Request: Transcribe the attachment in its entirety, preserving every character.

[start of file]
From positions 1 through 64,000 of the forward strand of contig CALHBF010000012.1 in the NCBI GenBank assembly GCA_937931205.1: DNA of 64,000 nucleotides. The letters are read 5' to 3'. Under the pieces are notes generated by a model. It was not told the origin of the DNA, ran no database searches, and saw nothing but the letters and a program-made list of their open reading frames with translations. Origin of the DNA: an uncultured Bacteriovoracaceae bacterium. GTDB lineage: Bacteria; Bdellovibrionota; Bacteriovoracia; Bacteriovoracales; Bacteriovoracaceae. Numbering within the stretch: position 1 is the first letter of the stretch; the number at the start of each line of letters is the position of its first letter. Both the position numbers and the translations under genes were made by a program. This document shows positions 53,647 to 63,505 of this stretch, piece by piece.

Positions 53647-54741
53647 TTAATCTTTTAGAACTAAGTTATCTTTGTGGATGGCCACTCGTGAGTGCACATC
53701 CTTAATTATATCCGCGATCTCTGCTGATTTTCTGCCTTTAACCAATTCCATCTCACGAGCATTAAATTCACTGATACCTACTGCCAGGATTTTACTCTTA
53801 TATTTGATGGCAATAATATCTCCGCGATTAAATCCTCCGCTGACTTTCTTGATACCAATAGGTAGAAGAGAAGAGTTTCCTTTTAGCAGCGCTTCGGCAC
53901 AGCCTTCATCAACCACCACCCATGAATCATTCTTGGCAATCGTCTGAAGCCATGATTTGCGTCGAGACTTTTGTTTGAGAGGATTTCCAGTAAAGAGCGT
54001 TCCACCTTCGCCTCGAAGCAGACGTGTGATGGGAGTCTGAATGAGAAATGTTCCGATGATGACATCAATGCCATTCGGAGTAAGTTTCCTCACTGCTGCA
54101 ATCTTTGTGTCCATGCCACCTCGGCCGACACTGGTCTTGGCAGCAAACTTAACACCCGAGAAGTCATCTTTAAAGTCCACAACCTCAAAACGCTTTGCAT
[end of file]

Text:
From positions 1 through 64,000 of the forward strand of contig CALHBF010000012.1 in the NCBI GenBank assembly GCA_937931205.1: DNA of 64,000 nucleotides. The letters are read 5' to 3'. Under the pieces are notes generated by a model. It was not told the origin of the DNA, ran no database searches, and saw nothing but the letters and a program-made list of their open reading frames with translations. Origin of the DNA: an uncultured Bacteriovoracaceae bacterium. GTDB lineage: Bacteria; Bdellovibrionota; Bacteriovoracia; Bacteriovoracales; Bacteriovoracaceae. Numbering within the stretch: position 1 is the first letter of the stretch; the number at the start of each line of letters is the position of its first letter. Both the position numbers and the translations under genes were made by a program. This document shows positions 53,647 to 63,505 of this stretch, piece by piece.

Positions 53647-54741
53647 TTAATCTTTTAGAACTAAGTTATCTTTGTGGATGGCCACTCGTGAGTGCACATC
53701 CTTAATTATATCCGCGATCTCTGCTGATTTTCTGCCTTTAACCAATTCCATCTCACGAGCATTAAATTCACTGATACCTACTGCCAGGATTTTACTCTTA
53801 TATTTGATGGCAATAATATCTCCGCGATTAAATCCTCCGCTGACTTTCTTGATACCAATAGGTAGAAGAGAAGAGTTTCCTTTTAGCAGCGCTTCGGCAC
53901 AGCCTTCATCAACCACCACCCATGAATCATTCTTGGCAATCGTCTGAAGCCATGATTTGCGTCGAGACTTTTGTTTGAGAGGATTTCCAGTAAAGAGCGT
54001 TCCACCTTCGCCTCGAAGCAGACGTGTGATGGGAGTCTGAATGAGAAATGTTCCGATGATGACATCAATGCCATTCGGAGTAAGTTTCCTCACTGCTGCA
54101 ATCTTTGTGTCCATGCCACCTCGGCCGACACTGGTCTTGGCAGCAAACTTAACACCCGAGAAGTCATCTTTAAAGTCCACAACCTCAAAACGCTTTGCAT